Thursday, May 5, 2011
American Immigration Lawyers Association Exposes Immigration Myths
America is a country of immigrants; yet today, the subject of immigration is quite controversial. The issue divides communities and politicians alike due to the many misconceptions that abound surrounding this matter.
The United States currently houses a larger population of undocumented migrants than at any point in its history. In the 1990s, more than 9 million legal immigrants were admitted to the
U.S. In 2005, 11 million foreign-born individuals were living in the country in an undocumented status.
According to the American Immigration Lawyers Association, these migrants are typically alienated from the rest of American society, economically vulnerable, and fearful of contact with social institutions that provide health care and education.
"America's immigration system is broken and needs to be reformed so that immigration is legal, safe, orderly and reflective of the needs of American families, businesses and national security," said Deborah Notkin, past president of AILA.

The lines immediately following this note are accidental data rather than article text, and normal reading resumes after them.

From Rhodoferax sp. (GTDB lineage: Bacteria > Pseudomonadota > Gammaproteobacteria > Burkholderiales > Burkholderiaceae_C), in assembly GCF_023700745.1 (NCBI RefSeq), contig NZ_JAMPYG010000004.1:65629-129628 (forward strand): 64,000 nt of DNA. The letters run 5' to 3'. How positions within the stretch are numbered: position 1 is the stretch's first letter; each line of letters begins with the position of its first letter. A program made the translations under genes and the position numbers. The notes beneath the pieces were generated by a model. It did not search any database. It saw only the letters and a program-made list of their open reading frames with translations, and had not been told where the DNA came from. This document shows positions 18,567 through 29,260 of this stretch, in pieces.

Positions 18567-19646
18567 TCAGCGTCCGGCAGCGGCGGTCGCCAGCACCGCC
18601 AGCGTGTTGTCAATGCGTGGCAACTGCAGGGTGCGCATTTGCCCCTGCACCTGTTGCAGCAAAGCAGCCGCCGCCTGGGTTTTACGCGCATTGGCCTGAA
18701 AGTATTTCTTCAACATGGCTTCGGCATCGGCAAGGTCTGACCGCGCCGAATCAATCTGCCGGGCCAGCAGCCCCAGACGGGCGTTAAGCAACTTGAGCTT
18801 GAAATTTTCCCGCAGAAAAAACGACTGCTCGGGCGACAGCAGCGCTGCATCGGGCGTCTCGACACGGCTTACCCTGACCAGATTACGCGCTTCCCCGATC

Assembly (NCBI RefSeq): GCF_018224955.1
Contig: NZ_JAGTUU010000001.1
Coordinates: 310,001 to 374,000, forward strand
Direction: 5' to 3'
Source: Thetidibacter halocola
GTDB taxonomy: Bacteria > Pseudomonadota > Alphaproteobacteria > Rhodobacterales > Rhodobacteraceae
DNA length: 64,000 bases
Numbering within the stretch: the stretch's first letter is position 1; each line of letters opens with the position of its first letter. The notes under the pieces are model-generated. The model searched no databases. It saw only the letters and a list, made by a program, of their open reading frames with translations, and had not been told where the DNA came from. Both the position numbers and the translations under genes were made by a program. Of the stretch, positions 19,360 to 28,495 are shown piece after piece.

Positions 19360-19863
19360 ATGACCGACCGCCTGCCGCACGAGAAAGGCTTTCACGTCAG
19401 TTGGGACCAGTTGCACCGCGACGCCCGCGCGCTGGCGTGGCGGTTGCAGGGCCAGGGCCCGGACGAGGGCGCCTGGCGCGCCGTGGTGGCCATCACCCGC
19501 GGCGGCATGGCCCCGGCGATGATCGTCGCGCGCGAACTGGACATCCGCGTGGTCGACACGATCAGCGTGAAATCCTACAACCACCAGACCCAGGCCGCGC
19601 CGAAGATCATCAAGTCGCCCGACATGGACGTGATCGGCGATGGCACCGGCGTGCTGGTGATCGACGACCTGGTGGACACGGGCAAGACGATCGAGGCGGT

While the large numbers of immigrants have led some to conclude that the country has lost control of its borders, officials at AILA say that the true causes and dynamics of immigration cannot be so easily compartmentalized.
"Developing effective immigration policies requires overcoming the prevalent myths about immigration," she said.
One misperception, Notkin said, is that migration occurs because there is a lack of economic development in migrants' home countries. In actuality, international migrants do not originate in the world's poorest nations, but in those that are developing and growing dynamically. Mexico, for example, the largest single source of U.S. immigrants, is not a poor nation by global standards. It has an industrialized, $1 trillion economy and a per capita income of almost $9,000.
Another myth is that migrants are attracted to the United States by generous public benefits. In reality, immigrants are less likely than natives to use public services, and 5 percent or less report using food stamps or welfare.
"There also is the misunderstanding that most immigrants intend to settle permanently in the United States," Notkin said.
Mexico-U.S migration has been historically circular, with 80 percent of Mexican immigrants reporting that they made no more than three trips to the United States and three-quarters staying less than two years.